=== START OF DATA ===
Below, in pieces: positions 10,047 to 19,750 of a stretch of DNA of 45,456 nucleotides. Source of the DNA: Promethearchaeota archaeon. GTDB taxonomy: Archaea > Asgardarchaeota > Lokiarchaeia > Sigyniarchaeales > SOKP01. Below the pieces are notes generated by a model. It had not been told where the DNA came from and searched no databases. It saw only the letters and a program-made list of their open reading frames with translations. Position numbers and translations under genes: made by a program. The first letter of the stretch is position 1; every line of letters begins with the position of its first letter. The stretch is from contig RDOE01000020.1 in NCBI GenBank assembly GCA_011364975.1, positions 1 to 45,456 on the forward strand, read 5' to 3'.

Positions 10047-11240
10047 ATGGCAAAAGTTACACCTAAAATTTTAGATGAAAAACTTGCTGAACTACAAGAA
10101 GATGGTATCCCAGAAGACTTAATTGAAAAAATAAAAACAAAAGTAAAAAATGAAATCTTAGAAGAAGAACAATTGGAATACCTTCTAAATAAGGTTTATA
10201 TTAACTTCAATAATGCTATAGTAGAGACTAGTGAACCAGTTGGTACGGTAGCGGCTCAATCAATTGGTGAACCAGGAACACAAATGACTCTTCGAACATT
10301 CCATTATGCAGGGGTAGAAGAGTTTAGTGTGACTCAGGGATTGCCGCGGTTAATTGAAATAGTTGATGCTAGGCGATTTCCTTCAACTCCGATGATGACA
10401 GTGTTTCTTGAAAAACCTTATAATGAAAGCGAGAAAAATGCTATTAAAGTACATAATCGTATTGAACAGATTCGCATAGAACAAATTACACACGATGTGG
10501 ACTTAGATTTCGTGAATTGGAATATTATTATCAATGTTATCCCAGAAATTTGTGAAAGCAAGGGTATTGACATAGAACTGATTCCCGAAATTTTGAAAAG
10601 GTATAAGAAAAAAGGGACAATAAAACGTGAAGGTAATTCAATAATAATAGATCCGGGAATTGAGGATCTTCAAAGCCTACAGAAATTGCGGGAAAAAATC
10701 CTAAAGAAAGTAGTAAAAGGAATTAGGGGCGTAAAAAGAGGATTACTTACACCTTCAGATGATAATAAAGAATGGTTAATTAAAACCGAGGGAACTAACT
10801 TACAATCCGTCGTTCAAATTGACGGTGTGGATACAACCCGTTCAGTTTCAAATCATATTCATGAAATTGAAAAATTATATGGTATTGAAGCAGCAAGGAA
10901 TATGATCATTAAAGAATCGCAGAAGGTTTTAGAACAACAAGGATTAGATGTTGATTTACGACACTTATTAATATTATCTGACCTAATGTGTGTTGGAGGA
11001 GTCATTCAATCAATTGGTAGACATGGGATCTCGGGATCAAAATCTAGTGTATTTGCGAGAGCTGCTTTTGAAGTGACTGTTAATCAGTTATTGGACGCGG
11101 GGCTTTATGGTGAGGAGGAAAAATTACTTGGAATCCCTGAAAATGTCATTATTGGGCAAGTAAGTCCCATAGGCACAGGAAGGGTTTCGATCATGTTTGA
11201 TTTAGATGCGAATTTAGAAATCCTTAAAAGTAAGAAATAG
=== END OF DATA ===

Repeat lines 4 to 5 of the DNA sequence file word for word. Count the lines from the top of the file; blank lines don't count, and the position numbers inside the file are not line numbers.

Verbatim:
10101 GATGGTATCCCAGAAGACTTAATTGAAAAAATAAAAACAAAAGTAAAAAATGAAATCTTAGAAGAAGAACAATTGGAATACCTTCTAAATAAGGTTTATA
10201 TTAACTTCAATAATGCTATAGTAGAGACTAGTGAACCAGTTGGTACGGTAGCGGCTCAATCAATTGGTGAACCAGGAACACAAATGACTCTTCGAACATT